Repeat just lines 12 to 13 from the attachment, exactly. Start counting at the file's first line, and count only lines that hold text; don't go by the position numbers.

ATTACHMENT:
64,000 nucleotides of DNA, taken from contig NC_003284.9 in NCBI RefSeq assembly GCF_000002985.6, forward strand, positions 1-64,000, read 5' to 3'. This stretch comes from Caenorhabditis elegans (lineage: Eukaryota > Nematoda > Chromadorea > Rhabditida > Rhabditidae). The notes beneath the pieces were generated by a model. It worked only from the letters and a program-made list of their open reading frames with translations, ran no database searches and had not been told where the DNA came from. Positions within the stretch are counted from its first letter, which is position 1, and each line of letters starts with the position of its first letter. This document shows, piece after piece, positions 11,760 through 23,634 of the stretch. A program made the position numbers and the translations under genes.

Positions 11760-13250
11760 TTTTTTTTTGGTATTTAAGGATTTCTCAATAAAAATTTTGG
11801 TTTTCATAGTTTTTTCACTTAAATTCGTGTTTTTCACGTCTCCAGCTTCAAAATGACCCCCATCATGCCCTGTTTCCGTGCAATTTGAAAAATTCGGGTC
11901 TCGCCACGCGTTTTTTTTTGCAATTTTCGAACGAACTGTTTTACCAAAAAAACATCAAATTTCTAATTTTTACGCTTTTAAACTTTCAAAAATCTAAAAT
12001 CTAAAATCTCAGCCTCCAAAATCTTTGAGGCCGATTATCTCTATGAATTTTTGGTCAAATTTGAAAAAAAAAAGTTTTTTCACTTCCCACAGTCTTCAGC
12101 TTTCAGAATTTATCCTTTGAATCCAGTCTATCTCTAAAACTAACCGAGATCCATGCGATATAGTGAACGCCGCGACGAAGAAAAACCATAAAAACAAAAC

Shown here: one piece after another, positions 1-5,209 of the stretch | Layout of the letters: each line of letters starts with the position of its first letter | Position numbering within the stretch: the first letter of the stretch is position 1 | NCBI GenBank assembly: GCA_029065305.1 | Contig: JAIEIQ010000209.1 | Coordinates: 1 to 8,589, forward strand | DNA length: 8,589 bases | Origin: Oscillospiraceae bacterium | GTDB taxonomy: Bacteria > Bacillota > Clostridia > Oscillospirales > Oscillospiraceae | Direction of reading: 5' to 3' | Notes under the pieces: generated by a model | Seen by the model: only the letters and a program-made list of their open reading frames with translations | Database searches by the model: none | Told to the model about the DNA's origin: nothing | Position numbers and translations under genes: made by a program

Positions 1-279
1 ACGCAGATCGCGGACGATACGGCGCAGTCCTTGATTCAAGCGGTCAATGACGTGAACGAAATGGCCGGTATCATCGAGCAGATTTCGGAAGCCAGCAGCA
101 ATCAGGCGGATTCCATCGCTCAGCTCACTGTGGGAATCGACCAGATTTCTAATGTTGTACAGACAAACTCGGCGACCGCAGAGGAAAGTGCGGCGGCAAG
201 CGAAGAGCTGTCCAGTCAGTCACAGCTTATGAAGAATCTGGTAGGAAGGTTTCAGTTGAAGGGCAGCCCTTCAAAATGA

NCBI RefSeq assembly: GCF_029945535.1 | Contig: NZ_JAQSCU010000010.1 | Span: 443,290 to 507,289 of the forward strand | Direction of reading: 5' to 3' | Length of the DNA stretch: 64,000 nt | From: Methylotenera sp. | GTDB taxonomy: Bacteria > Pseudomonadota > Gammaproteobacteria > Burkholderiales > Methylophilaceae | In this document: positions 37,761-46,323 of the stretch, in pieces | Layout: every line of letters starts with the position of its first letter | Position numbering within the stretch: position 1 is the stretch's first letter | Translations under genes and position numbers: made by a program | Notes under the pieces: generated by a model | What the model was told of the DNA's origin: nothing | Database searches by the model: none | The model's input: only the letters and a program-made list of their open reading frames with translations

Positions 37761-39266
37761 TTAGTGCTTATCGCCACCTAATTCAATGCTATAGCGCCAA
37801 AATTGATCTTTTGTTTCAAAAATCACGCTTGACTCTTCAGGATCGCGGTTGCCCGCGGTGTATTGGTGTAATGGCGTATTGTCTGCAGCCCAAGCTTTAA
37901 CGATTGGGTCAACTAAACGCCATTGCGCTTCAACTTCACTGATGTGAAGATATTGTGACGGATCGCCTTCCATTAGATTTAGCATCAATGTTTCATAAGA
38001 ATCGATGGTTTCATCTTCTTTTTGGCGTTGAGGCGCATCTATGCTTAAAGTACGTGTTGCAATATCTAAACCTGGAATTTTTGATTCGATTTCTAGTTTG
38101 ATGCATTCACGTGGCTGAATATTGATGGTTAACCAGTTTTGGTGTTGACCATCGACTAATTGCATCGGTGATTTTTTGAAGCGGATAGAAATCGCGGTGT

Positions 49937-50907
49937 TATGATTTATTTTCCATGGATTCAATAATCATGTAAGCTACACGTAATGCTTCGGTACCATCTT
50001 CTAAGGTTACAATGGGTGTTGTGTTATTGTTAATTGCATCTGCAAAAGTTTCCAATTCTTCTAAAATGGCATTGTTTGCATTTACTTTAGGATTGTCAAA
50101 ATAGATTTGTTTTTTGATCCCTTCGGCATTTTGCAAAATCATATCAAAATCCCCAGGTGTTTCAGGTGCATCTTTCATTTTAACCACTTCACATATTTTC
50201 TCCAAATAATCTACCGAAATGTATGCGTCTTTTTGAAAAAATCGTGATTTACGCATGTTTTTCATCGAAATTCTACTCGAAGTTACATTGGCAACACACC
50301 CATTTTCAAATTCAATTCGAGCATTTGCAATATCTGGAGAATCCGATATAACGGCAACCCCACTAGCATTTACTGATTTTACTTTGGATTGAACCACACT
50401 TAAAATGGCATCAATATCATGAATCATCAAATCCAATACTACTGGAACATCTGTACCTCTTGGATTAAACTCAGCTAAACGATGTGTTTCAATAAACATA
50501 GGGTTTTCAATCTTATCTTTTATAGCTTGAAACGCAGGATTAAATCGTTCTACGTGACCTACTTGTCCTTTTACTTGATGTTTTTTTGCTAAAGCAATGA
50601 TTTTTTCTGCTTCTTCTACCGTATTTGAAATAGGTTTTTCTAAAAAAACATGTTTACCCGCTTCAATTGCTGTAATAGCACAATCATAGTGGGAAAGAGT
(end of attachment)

201 CGAAGAGCTGTCCAGTCAGTCACAGCTTATGAAGAATCTGGTAGGAAGGTTTCAGTTGAAGGGCAGCCCTTCAAAATGA

NCBI RefSeq assembly: GCF_029945535.1 | Contig: NZ_JAQSCU010000010.1 | Span: 443,290 to 507,289 of the forward strand | Direction of reading: 5' to 3' | Length of the DNA stretch: 64,000 nt | From: Methylotenera sp. | GTDB taxonomy: Bacteria > Pseudomonadota > Gammaproteobacteria > Burkholderiales > Methylophilaceae | In this document: positions 37,761-46,323 of the stretch, in pieces | Layout: every line of letters starts with the position of its first letter | Position numbering within the stretch: position 1 is the stretch's first letter | Translations under genes and position numbers: made by a program | Notes under the pieces: generated by a model | What the model was told of the DNA's origin: nothing | Database searches by the model: none | The model's input: only the letters and a program-made list of their open reading frames with translations